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$P$ is a system of polynomials in $n$ variables over $\mathbb{Q}$. $Q$ is a singe such polynomial. Let $V$ be the zeros of $Q$. I know from some symmetry argument that for every $y \in [0,1]^n \setminus V$ there are at least $k$ elements in $\{ x:\frac{P(x)}{Q(x)}=\frac{P(y)}{Q(y)} \}$. I want to prove that, for $y$ in a Lebesgue measure 1 subset of $[0,1]^n$, there are in fact exactly $k$ elements.

In order to do this, I am trying to show that for any $y \in [0,1]^n \setminus (V \cup V_1)$ (where $V_1$ is some other variety to be determined/guessed from the example at hand), there are exactly $k$ elements in $\{ x:Q(y) P(x) =Q(x)P(y) \} \setminus V$.

I thought of casting $Q(y) P(x) =Q(x)P(y)$ as a system of polynomials in $2n$ variables, and taking the ideal quotient with respect to the solutions I already know (from the $k$ solutions and from $V$ and $V1$), but this proved too computationally intensive (I called Singular from Mathematica). In a simple example $n=8$, $P$ has 60+ polynomials, and the Groebner basis for $Q(y) P(x) =Q(x)P(y)$ has 500+ elements. Of course this first approach is very naive and in particular does not exploit the two levels of symmetry (the $k$ solutions and the $Q(y)P(x) =Q(x)P(y)$ rather than $H(x,y)=0$ bit).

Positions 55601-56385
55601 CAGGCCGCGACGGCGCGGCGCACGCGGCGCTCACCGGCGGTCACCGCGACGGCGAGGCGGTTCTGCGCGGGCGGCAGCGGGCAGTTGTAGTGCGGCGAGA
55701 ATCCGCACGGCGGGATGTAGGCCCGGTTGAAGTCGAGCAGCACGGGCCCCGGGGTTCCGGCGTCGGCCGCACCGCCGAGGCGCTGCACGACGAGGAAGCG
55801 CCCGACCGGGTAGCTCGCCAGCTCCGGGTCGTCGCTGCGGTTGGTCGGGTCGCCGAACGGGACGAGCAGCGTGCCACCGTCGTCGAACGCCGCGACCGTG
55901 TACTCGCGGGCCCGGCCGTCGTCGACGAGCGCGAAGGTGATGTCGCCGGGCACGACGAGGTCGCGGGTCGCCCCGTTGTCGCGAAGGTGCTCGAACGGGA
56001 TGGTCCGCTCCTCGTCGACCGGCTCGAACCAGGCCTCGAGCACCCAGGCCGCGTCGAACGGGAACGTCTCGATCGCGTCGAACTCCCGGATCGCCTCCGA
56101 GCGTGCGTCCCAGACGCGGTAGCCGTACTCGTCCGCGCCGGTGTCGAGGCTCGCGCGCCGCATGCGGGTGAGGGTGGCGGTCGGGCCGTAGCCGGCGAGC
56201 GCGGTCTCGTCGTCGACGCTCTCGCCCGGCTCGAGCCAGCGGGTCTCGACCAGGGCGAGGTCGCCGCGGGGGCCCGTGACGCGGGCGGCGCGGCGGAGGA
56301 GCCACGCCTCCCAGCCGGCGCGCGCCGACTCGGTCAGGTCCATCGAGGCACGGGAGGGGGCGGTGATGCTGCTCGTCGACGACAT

While doing this I found myself always starting by solving $Q(x_0) P(x) =Q(x)P(x_0)$ for a particular "generic" $x_0$, to check that I had exactly $k$ solutions outside of $V$. This is of course computationally much much faster.

Hence my question:

  • Can I formalize this intuition of genericity?

Of course, any comment, reference or alternative suggestion is welcome. Thanks!

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up vote 0 down vote accepted

Yes, you can formalize this intuition. You can look for solutions over the algebraic closure of the field $\mathbb Q(x_0)$, setting $y=x_0$. If there are just $k$ solutions, then at every point except for a positive codimension closed set there will just be $k$ solutions of the original problem.

The reason this works is that, if you consider the projection from the variety of points satisfing $Q(y)P(x)=Q(x)P(y)$, $x,y\not\in V$ to the variety of points $x$ satisfying $x\not \in V$, the fiber over a typical point (meaning, a point not on a specific closed subset of positive codimension) will be geometrically the same as the fiber over the generic point. One geometric property of a variety in this sense is the number of points it has over the algebraic closure of the base field.

If the fiber over the generic point has extra points, but for some reason these usually fail to be real or fail to lie in $[0,1]^n$, proving that is more subtle, and ideas of genericity may not be as helpful.

This is all assuming you are looking for real solutions. Things are different with rational solutions.

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Yes, I am looking for real solutions, and the fiber over the generic point has exactly $k$ points, so this answers perfectly the question. Thanks. – bjncn Jan 12 '13 at 16:42

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